My friend Abbey Foard sings like a stream of ‘living water’ so she taught us repeatedly the chorus from ‘Good, Good Father’: “You’re a good, good Father: ‘it’s who You are’ (3x), and I’m loved by You, ‘it’s who I am’ (3X).” Simple: He wants His mercy alone to define us. We need to sing the song until it’s our truth.
Then I shared my struggles. I confess the shock of hearing my sins reverberate in three different languages. So be it. I boast of affliction so that His greater grace may rest on me. And them. My wounds are slight in contrast to the historic betrayals of these three nations which endured Soviet rule, especially the Poles who were smashed on every side by German and Russian forces during WWll.
These influences do not end when a treaty is signed and the wall comes down. Cruelties reverberate today throughout fatherless families in myriad abuses and distortions of intimacy. Only mercy. Only the ‘Good, Good Father.’
God kept the flame of mercy and human dignity alive in these nations through His Church and in particular, two saints from Poland: St. Faustina who reminds us constantly of ‘Divine Mercy’ and St. John Paul ll who reminds us of what it means now to be a gendered gift, no matter how broken that gift may be. Mercy alone.
‘The knowledge of my own misery frees me to know the immensity of Your mercy.’ St. Faustina
‘Can you make the guests of the Bridegroom fast while He is with them? But the time will come when the Bridegroom will be taken from them; in those days they will fast.’ (LK 5: 34, 35)
Those days have come–feasting gives way to fasting for 21st century disciples who long and wait for Jesus. That is the paradox of going without in order to invite Him in. Fasting can be a feast of His Presence. His Spirit broods over persons who lay aside normal fare in order to welcome the unseen reality of Jesus-with-us.
Gerald May says it like this: ‘To experience a little hunger now and then can be a beautiful reminder of the deeper hunger of our souls.’ That hunger is for intimacy. His love for us is deeper than a brother’s, a mother’s, or a spouse’s: no-one loves us the way He does, because no-one has ever suffered for us as HE did (paraphrasing Pascal.) In the words of St. Faustina: ‘If you don’t believe My words, believe My wounds.’
So we choose the weakness, the faintness, the disquieting effect of physical hunger in order to open ourselves to the One who loves us most. In this way, fasting necessitates that we unplug from normal activity a little. Without food, we cannot do what we normally do. We are inclined to recline back on His unseen chest, to listen for the whispers of Him who said that He abides, dwells and lives with persons who partake of Him, the Bread of Life. (JN 6:56)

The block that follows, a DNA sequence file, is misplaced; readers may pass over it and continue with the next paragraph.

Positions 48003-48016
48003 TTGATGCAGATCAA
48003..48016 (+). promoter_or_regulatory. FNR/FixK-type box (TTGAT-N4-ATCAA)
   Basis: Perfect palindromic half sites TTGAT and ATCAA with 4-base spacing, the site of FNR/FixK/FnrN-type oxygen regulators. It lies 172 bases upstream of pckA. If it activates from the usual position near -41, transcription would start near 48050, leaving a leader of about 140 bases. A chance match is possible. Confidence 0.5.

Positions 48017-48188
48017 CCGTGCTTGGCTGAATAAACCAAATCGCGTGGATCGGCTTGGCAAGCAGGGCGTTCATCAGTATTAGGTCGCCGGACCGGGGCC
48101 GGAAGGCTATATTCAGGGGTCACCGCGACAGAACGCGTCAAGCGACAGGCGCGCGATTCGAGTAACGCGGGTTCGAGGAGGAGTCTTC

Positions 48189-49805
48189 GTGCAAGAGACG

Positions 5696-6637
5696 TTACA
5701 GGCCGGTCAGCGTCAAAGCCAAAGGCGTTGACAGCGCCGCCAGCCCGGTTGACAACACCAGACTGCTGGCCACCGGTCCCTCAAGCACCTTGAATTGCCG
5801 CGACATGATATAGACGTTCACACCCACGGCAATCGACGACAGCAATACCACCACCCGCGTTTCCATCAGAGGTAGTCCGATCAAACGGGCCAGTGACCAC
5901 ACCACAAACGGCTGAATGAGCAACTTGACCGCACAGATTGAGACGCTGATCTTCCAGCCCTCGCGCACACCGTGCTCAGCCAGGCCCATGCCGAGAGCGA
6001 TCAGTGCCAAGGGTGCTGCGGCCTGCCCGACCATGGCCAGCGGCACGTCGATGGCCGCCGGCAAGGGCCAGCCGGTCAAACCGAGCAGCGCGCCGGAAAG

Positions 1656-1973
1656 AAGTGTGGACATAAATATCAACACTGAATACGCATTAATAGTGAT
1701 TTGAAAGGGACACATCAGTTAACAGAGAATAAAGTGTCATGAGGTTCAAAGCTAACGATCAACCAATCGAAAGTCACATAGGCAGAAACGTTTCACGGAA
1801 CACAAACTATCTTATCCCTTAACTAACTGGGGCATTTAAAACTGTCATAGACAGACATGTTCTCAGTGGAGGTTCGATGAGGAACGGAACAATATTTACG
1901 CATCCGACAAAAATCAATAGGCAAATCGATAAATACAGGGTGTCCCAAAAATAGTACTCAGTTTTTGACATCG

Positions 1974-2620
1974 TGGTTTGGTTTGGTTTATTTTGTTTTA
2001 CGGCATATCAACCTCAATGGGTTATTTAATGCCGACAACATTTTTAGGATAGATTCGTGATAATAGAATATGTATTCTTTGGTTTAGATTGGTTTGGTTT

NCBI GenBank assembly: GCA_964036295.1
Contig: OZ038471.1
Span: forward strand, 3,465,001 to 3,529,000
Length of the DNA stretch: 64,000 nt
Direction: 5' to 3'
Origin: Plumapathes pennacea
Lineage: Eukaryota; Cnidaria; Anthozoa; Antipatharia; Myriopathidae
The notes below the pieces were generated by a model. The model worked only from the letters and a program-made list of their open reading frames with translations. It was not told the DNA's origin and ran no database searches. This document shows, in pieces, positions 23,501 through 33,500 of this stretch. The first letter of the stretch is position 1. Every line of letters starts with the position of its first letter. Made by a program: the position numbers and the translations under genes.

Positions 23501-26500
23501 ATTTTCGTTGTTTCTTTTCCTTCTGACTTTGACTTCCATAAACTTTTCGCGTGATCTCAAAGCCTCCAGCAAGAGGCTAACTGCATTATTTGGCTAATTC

That means that we must deliberately turn down the roar of our noisy lives and the calories that fuel us into the fray. Start slowly, forsaking a meal but choosing to spend that time with Him. Let fasting quiet, slow and ease you into His Presence; don’t let it drive you mad as you seek to do all things without food. We surrender food in order to sustain deeper intimacy.
‘Be still and know that I am God’ (PS 46:10). Perhaps our resistance to fasting can be attributed to the fact that we cannot be still. We are overly attached to screens and rings, other people’s stories and demands, so much so that spiritual attentiveness becomes painful. But not impossible. Unplug. Fast from food, Facebook, fantastic plotlines that displace the one you are living. Welcome Him.
Keep in mind that this is not St. Benedict writing. I am naturally addictive, more inclined to grasp at sensational things than to ponder spiritual mysteries. I just know that if I want to give people Jesus I need more than my ideals and a strong cup of coffee. I need to sink into the Source and give time and space for Him to be my main meal. That means fasting. I now look forward to slowing down in order to savor the One I love most. I am a glutton for such nourishment. May the Spirit grace you this Holy Week with stillness and hunger for Him.
‘Be careful that your hearts be not weighed down by the anxieties of life.’ (LK 21:34)
On the first week of Advent, Jesus deals with the ‘Martha’ in each of us by summoning her sister ‘Mary’; ‘Choose the greater thing…“Be watchful and alert” (MK 13:33) to my dwelling with you.’
No easy thing. I agree with Merton that we live in the time of ‘no room.’ We cram our hearts with more images and ideas than any sane person could savor. Fiendishly good at swapping opinions throughout the virtual universe, we are glutted by news but cannot glean the good news. As my pastor son recently sermonized: ‘I cannot hear God’s voice while surfing the Internet.’
Anxieties multiply and crowd out the One true thing. Global nightmares hypnotize us from screens we seem unable to turn off. We can smell the smoke and see the bodies; what once terrified us now becomes diverting. We seem to derive a strange comfort from connecting to others’ tragedies. Yet what displaces the drone of our real lives actually weighs us down and leaves little room for Him.
Off line, our real lives require more of Jesus than ever before. I just reread my prayer journals for 2014; I could hardly fathom the extremities I faced in my own little cosmos. Through it all, Jesus kept beckoning to me though His Spirit: ‘Stay free for Me… Don’t attach to that affliction or defeat or rejection or heresy… Entrust every fearsome to Me…’ Over and over, rest and peace and joy came only by following the words of St. Faustina: ‘Jesus, I trust in You.’
The enemy triumphs, not mostly through evident injustices, but through the roar of many little truths that crowd out the only Truth that matters. He came and is coming again. The cluttered, virtually addicted faithful run the risk of missing Him.
‘What can I say to the multitude of your thoughts? Don’t try too hard to heal your own heart, as your efforts might make it sicker…Keep Christ Crucified present to your imagination; in your arms and on your breast, and kissing His side, say a thousand times: “This is my hope, the living source of my happiness; this is the heart of my soul; nothing will ever separate me from His love!” ‘ St. Padre Pio